Not only was DaBoll a master of calligraphy, but he was also a gifted and clever writer with a keen sense of humor. It was written of him in the book Two Thousand Years of Calligraphy that “his calligraphy catches the spirit of each text that he writes, modifying his classic hand to modern use with grace and humor.” DaBoll was equally fluent in poetry and incorporated many original verses in his works. His creativity is reflected in his self-designated title “Ozarkalligrapher,” so proclaimed upon his move to Arkansas. Because of DaBoll’s traveling around the country promoting his adopted home state of Arkansas, Governor Sid McMath honored DaBoll with an “Arkansas Traveler” designation in late 1951.
DaBoll used his talents for a wide variety of projects. While continuing to work for the big-city clientele, he also got involved in many statewide and local projects. For Winthrop Rockefeller, then-chairman of the Arkansas Industrial Development Commission (now the Arkansas Economic Development Commission), he designed that organization’s Award of Distinction, and he completed many other projects for that commission and for the Rockefeller family personally. He used his abilities to try to sell, unsuccessfully, the proposed “Tri-County Span Plan” to put a ferry in place linking Independence, Jackson, and Lawrence counties. He worked with a local printer in Newark to produce radio station mailings that were used all over the United States. His annual Christmas cards and letters were works of art that were treasured by their recipients.
Perhaps his greatest accomplishment while living in Newark was his collaboration with his wife on the book Recollections of the Lyceum and Chautauqua Circuits, published in 1969. Irene DaBoll’s early professional career was as a part of those performing circuits singing soprano. A series of articles about her experiences led to the 170-page book. Filled with numerous photos, the book was remarkable in that literally every word composed for the book was hand written in DaBoll’s inimitable calligraphic style or examples from some of his equally talented peers. A limited edition of 250 copies was hand-decorated throughout with coloring, personalization to the original purchaser, and other such specialties by DaBoll himself. Another 3,750 trade copies were mass-produced.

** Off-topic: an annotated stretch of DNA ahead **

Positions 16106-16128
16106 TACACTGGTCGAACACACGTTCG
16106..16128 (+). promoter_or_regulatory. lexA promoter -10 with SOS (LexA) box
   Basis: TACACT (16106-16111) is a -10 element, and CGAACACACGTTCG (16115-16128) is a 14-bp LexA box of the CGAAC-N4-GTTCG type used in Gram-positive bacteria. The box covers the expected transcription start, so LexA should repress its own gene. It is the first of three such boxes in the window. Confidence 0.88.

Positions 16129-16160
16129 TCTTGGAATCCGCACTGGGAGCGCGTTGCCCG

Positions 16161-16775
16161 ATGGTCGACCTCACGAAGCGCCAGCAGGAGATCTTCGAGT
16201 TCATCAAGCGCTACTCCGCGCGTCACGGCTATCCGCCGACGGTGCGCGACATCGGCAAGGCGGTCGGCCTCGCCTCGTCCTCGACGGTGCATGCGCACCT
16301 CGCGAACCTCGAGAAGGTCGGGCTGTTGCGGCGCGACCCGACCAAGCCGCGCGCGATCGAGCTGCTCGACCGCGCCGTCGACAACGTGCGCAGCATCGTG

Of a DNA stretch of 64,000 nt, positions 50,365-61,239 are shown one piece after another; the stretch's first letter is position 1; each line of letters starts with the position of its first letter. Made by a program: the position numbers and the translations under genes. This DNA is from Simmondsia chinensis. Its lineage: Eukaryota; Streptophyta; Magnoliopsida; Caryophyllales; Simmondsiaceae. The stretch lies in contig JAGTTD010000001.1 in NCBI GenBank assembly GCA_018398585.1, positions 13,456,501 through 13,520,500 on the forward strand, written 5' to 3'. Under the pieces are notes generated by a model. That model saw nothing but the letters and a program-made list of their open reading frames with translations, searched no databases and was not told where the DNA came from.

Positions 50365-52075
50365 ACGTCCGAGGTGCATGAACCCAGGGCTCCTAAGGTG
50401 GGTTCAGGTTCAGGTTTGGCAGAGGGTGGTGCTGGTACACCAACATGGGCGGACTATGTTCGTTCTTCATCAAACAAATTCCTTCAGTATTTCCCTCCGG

In 1978, a tribute to DaBoll was published. With Respect… to RFD was “An Appreciation of Raymond Franklin DaBoll and His Contribution to the Letter Arts.” The 140-page book showcased much of DaBoll’s creations as well as work supplied once again by his small group of peers.
Due to problems associated with old age, DaBoll stopped taking jobs for hire, yet he continued to dabble in calligraphy. Despite his advancing years and an increasingly shaky hand, he turned out an occasional project.
Toward the end of their lives, the DaBolls moved back to Illinois. On January 2, 1982, DaBoll died at Elizabeth, Illinois, at the age of eighty-nine. His wife died in 1985. They are buried in Oaklawn Cemetery at Batesville.
For additional information:DaBoll, Irene Briggs, and Raymond F. DaBoll. Recollections of the Lyceum and Chautauqua Circuits. Freeport, ME: The Bond Wheelwright Company, 1969.
Two Thousand Years of Calligraphy: A Comprehensive Catalog of a Three-Part Exhibition Organized by the Baltimore Museum of Art, the Peabody Institute Library, and the Walters Art Library. New York: Taplinger Publishing Company, 1980.
With Respect… To RFD. Freeport, ME: The Bond Wheelwright Company, 1978.
Robert CraigKennett, Missouri
Last Updated 8/22/2007